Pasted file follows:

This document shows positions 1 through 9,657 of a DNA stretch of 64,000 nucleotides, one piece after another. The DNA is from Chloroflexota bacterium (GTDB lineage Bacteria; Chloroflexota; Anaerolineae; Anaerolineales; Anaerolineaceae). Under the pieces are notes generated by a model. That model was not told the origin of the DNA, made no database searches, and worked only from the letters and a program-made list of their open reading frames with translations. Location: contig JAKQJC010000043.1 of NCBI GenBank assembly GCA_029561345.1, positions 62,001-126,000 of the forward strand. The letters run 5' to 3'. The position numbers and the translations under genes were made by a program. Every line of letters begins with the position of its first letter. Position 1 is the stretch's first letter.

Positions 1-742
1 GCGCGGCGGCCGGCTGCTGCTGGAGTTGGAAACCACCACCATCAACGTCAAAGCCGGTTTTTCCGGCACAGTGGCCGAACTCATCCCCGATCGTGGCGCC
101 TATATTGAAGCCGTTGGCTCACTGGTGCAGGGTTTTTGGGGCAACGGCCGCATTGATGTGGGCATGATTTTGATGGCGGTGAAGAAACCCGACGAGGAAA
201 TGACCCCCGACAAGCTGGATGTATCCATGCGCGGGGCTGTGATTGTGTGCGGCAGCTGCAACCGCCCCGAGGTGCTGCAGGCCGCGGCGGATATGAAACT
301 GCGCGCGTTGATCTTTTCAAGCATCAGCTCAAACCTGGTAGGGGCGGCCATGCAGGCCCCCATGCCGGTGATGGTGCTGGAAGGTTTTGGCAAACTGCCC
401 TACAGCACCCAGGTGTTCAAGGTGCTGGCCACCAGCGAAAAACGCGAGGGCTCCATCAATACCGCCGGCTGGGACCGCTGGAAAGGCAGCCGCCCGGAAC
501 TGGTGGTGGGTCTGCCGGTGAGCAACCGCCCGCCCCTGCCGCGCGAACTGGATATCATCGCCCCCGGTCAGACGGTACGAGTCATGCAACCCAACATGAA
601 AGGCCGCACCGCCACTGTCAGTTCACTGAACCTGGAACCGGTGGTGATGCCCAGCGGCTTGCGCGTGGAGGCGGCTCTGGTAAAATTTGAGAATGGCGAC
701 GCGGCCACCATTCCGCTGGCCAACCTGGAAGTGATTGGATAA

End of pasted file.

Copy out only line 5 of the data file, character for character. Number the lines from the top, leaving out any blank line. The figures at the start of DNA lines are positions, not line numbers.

201 TGACCCCCGACAAGCTGGATGTATCCATGCGCGGGGCTGTGATTGTGTGCGGCAGCTGCAACCGCCCCGAGGTGCTGCAGGCCGCGGCGGATATGAAACT